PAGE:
However, there is a problem with this strange concept that blood acts as a storage site for vitamin D as its metabolite, 25(OH)D. In the circulation, 25(OH)D is transported, bound with high affinity to a specific vitamin D-binding protein (DBP) with a single binding site per molecule of protein. The same protein is also the vehicle in blood for transporting parent vitamin D and the hormonal product, 1,25(OH)2D 23). Whereas 25(OH)D has a residence half-life of many days, the half-life of DBP is much shorter at 1-4 d (24). Furthermore, with the normal concentration of 25(OH)D of 50-100 nmol/L, only 1-3% of DBP molecules, at a concentration of 5-7 pmol/L (25), would have 25(OH)D attached to the specific binding site. Therefore, each 25(OH)D molecule, to maintain its long half-life in blood, would have to transfer many times from one DBP to another. No mechanism has yet been found to explain how such a process could operate.

Alternatively, to account for its long residence half-life, each molecule of 25(OH)D could repeatedly passage to and from some extravascular site, before ultimately either being converted to the active hormone, 1,25(OH)2D, or else being metabolically destroyed in the liver. Vitamin D metabolites clearly have a functional role in muscle, though this is poorly understood at a molecular level (26). As part of this functional role or in addition to this role, various studies in vivo have suggested that skeletal muscle might be the extravascular tissue into which 25(OH)D in blood passes, and then after some time returns to the circulation.
When radioactively labeled vitamin D was administered to pregnant rats, most of the radioactivity recovered in the newborn pups was found in skeletal muscle as 25(OH)D (27). This could be a reserve to meet requirements in early neonatal life, when vitamin D supply from the environment would be minimal. It is also possible that regular physical exercise might have an influence on maintaining an adequate concentration of 25(OH)D in blood. A cross-sectional survey of 323 adolescent girls, living at a latitude of 40o N, found that the concentration of 25(OH)D in blood plasma at the end of winter was significantly higher in those undertaking regular physical exercise compared with those who led a more sedentary lifestyle (28). This finding might suggest that the extent of physical exercise was simply an indicator of the time spent outdoors exposed to solar UVB light, which could account for the positive association between exercise and vitamin D status. However, physical exercise indoors was also reported to be associated with higher 25(OH)D serum levels (29), and this was shown to be independent of the amount of sun exposure (30).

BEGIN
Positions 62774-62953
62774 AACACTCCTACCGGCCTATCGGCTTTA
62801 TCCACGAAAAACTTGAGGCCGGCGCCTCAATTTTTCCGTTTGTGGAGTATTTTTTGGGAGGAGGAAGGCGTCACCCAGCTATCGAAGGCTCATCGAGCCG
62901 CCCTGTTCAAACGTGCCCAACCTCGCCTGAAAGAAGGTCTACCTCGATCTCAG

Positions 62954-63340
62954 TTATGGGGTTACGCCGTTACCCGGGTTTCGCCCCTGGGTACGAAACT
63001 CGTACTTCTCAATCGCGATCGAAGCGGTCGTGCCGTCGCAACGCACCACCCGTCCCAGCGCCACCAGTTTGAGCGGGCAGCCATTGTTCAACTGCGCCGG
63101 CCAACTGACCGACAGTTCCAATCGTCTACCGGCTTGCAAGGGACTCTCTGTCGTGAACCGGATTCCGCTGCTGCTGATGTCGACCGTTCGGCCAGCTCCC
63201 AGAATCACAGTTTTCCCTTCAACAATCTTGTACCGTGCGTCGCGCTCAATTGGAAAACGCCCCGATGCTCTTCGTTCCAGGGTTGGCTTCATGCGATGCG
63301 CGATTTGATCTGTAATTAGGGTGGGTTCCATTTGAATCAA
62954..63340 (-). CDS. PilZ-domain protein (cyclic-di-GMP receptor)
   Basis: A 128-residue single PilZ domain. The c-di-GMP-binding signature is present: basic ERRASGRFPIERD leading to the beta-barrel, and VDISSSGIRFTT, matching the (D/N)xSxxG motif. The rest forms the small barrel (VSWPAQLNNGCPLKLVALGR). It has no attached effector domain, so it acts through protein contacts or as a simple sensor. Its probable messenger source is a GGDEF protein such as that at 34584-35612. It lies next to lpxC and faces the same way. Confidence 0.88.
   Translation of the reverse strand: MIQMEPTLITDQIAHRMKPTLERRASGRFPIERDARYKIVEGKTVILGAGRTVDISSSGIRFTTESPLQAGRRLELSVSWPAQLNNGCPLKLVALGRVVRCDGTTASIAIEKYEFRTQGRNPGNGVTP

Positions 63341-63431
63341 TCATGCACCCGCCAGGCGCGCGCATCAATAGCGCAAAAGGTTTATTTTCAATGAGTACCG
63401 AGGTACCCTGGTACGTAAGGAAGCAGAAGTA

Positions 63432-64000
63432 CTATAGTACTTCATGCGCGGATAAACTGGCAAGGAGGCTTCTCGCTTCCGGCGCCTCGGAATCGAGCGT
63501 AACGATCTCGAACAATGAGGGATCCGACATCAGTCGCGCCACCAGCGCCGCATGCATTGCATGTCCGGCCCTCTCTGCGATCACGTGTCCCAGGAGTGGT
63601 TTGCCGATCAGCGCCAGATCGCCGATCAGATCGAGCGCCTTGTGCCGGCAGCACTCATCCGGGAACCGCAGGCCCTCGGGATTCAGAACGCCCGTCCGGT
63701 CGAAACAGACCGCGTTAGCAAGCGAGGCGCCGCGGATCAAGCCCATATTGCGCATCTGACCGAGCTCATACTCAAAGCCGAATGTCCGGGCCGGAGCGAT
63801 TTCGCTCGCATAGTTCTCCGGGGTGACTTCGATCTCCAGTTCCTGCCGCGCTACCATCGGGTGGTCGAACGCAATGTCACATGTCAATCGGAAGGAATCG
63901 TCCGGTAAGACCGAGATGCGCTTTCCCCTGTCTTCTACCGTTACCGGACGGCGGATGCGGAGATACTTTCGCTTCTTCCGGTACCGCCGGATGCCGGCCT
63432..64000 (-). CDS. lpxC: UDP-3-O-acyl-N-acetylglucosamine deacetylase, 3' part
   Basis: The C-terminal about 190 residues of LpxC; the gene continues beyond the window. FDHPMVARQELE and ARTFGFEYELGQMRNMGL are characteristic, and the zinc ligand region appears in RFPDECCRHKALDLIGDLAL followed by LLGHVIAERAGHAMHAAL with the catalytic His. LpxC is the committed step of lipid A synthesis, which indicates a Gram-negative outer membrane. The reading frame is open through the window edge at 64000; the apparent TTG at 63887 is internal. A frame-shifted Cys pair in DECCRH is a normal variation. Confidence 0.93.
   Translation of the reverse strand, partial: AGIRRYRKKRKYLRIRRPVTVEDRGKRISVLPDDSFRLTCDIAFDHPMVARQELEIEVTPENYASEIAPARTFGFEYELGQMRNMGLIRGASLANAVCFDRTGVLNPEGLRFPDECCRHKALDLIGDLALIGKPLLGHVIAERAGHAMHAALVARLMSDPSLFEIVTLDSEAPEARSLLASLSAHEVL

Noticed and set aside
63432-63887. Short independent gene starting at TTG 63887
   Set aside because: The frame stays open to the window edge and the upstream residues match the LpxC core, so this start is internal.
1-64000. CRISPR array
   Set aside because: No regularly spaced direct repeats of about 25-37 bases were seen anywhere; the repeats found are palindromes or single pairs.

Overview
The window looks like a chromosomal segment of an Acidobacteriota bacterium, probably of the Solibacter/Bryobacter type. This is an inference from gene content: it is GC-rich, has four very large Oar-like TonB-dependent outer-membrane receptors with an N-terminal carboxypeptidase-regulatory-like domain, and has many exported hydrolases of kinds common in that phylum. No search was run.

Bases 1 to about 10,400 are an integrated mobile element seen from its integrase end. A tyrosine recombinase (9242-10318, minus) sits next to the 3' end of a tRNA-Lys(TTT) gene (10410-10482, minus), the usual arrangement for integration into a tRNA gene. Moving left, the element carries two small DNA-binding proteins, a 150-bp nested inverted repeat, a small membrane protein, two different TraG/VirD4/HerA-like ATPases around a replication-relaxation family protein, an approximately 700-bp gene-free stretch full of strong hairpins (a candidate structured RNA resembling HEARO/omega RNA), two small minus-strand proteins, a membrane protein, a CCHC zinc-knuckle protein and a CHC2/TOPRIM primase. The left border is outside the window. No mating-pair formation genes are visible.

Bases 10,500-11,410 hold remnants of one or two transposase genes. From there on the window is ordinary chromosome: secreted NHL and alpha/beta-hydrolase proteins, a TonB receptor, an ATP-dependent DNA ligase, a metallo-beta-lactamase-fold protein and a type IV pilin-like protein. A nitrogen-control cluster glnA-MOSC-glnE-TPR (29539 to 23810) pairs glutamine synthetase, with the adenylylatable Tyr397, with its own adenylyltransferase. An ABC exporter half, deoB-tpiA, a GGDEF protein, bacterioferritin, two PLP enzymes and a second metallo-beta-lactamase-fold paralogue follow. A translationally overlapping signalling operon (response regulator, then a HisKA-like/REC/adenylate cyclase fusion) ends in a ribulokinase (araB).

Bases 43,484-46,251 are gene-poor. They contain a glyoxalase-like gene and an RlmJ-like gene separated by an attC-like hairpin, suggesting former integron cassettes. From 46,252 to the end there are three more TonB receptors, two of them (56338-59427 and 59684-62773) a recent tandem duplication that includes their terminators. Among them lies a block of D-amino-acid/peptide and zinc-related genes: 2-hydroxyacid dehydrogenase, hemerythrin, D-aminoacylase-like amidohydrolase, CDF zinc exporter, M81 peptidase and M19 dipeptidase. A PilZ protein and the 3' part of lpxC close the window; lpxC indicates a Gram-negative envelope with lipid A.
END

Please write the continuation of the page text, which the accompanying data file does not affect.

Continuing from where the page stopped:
These results (27-30) suggested that muscle cells have the ability to take up 25(OH)D from blood and that the capacity to do so is increased by some change associated with regular physical exercise. DBP in the circulation is synthesized and secreted by the liver. This protein has 2 specific, high-affinity binding sites. One is for vitamin D and its metabolites, with the highest affinity being for 25(OH)D (Kd < 1 nM). One of the curious features of DBP is that it has an additional binding site for actin (31). Various investigators have proposed that this functions as a scavenger of actin, which might be released into the circulation when there is cellular injury (32, 33). A commonly held theory postulates that the actin-binding site of DBP functions to bind actin if the latter is released into blood from damaged cells, and thus protects against intravascular coagulation. Yet it was known over 30 y ago that DBP becomes tightly bound to actin in skeletal muscle (34). This raised the question as to whether DBP might be incorporated into muscle cells via a cell membrane megalin-mediated process, in a similar fashion to the incorporation of DBP into hepatic stellate cells and its subsequent binding to intracellular actin (35). We proposed that the plasma membrane ofskeletal muscle cells contains the proteins megalin and cubulin and that these function to transfer extracellular DBP into the cytoplasm of muscle cells where it binds to actin filaments. In this way skeletal muscle cells can contain an array of high-affinity binding sites for 25(OH)D in the form of DBP bound to actin. Small amounts of unbound 25(OH)D in the extracellular fluid can, like other hormonal steroids, diffuse through the lipid bilayer of the plasma membrane, into and out of muscle cells. Intracellular DBP, bound to actin, thus would provide a mechanism for the accumulation and retention of 25(OH)D in skeletal muscle. However, it has been shown in vivo in rabbits that DBP in muscle has a short residence time and undergoes proteolytic degradation. When DBP is thus destroyed, any bound 25(OH)D would be released and could then diffuse from the cell and eventually back into the circulation. This process of 25(OH)D passaging into and out of muscle cells therefore would explain the long residence time for this metabolite in the circulation (Figure 1). It is possible to speculate that the muscle storage of 25(OH)D evolved secondary to a function for 25(OH)D in muscle, because an actin-binding site on DBP is not present in fish, and perhaps not in amphibians, but is present in reptiles, birds, and mammals (36).

  • FIGURE 1 The mechanism by which vitamin D–binding protein (DBP) from blood could be internalized into skeletal muscle cells to provide high-affinity intracellular binding sites for 25-hydroxyvitamin D 25(OH)D. It is postulated that this intracellular DBP enables 25(OH)D, which diffuses into muscle cells, to be bound and retained until the DBP undergoes proteolysis. The released 25(OH)D then diffuses from the cell and is immediately bound by extracellular DBP and then returns to the circulation

This process has been investigated with cells in culture (37). When the uptake and retention of labeled 25(OH)D was measured in 1) undifferentiated C2C12 murine myoblasts, 2) these cells after differentiation into myotubes, and 3) MG63 osteoblasts as a nonmuscle cell control, the myotubes were the only cell type to accumulate 25(OH)D (Figure 2). A similar result was obtained with isolated primary mouse muscle cells (37). The specific affinity for 25(OH)D by the differentiated muscle cells was also revealed by their ability to retain labeled 25(OH)D when placed in a medium devoid of 25(OH)D. In contrast, the control osteoblasts and undifferentiated myoblasts, under these conditions, rapidly released into the medium most of the small amount of previously acquired 25(OH)D.